Bringing Avatar’s Na’vi to real life, to help fight a battle eerily similar to that fought in Avatar.
An international organization trying to protect the rights of tribal peoples, Survival, decided to go Avatar in their activism. And they’re doing a good job of it, in my humble opinion.
But even more impressive (and scary) is how similar the real-life story, set in India, is to the plot of Avatar.
Survivor is protesting British mining company Vedanta’s plan to dig an open pit mine for aluminum ore on the Niyamgiri mountain in eastern India, on which the local Dongria Kondh depend as a vital source of food, water and medicine, and which they worship as a god. The mountain is used by the Dongria Kondh to grow their crops, including beans, bananas, lentils, and is home to surprisingly diverse wildlife- monkeys, tigers, bears, and wild boar.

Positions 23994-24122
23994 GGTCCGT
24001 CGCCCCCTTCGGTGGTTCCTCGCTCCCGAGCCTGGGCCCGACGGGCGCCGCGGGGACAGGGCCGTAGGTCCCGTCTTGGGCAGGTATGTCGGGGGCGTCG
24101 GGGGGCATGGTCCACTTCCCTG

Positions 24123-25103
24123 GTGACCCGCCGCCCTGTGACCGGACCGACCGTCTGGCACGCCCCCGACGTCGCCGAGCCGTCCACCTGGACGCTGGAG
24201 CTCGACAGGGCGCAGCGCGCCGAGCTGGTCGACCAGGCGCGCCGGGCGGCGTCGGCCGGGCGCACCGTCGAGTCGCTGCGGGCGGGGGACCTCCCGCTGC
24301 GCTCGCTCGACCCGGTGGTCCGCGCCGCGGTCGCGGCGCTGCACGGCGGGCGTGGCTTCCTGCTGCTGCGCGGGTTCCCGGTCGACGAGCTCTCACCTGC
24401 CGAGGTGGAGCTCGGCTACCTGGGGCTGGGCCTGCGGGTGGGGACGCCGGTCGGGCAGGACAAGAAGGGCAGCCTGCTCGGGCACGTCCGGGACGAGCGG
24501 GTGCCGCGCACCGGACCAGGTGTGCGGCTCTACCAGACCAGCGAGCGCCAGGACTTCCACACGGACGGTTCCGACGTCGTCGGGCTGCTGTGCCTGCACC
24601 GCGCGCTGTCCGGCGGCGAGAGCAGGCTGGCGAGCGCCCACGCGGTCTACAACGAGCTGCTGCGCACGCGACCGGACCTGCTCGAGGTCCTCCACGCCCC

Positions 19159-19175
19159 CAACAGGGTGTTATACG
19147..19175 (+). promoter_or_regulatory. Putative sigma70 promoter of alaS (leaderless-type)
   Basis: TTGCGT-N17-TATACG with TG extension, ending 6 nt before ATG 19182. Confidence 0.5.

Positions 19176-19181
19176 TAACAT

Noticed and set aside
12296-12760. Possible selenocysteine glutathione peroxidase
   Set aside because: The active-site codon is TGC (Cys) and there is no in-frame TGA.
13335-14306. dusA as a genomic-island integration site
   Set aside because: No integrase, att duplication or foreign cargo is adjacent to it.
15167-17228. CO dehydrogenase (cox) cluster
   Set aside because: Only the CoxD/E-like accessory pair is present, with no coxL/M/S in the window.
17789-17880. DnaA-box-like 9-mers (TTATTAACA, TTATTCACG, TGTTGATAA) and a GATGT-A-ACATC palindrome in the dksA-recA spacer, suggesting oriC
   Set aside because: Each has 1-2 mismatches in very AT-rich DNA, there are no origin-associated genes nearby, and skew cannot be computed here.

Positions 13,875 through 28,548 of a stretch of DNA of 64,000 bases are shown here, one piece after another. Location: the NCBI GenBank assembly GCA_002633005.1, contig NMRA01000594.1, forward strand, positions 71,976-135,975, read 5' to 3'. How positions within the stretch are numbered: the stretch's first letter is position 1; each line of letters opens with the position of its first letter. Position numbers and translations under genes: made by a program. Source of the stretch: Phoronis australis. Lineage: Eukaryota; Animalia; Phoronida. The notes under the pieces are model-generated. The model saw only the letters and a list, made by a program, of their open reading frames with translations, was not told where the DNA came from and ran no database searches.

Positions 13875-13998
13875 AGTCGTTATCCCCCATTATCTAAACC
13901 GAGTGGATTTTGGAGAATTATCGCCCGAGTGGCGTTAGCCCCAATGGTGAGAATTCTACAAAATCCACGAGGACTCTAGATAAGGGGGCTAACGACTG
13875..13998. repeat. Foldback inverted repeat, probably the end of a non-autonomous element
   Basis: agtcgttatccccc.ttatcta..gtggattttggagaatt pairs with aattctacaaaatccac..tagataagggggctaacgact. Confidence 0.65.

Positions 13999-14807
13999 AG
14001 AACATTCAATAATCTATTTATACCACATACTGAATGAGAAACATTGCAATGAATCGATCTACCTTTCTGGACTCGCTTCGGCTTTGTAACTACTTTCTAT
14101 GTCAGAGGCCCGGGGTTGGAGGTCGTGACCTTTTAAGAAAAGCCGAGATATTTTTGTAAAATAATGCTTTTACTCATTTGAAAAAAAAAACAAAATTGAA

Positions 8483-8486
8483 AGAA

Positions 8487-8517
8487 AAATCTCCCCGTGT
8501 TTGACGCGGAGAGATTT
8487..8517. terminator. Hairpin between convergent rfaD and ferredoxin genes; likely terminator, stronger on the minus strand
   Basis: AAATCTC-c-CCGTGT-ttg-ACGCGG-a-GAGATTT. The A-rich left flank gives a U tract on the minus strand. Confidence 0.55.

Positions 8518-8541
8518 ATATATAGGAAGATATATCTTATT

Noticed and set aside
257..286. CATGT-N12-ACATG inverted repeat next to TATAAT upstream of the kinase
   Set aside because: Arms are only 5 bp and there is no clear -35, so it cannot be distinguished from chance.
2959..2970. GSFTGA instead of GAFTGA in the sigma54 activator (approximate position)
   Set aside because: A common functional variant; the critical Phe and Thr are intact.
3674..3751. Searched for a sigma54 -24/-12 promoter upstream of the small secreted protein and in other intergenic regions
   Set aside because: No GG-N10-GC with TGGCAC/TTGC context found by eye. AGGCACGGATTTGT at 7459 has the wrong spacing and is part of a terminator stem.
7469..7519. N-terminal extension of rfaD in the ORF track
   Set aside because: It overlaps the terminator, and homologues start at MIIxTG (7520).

This fight has been going on for about a year, and the tide may be turning in favor of the natives.
The Church of England, after withdrawing its investments in Vedanta, writes: “After six months of engagement, we are not satisfied that Vedanta has shown, or is likely in future to show, the level of respect for human rights and local communities that we expect of companies in whom the Church investing bodies hold shares.”
Additionally, dressing up as Na’vi and reaching out to James Cameron and Hollywood seems to be helping the 8,000 Dongria Kondh. “They’ve already got a few celebrities on their side, including Monty Python’s Michael Palin,” Davies writes.
Good luck to the Na’vi and the Dongria Kondh.
Photo Credit: Survival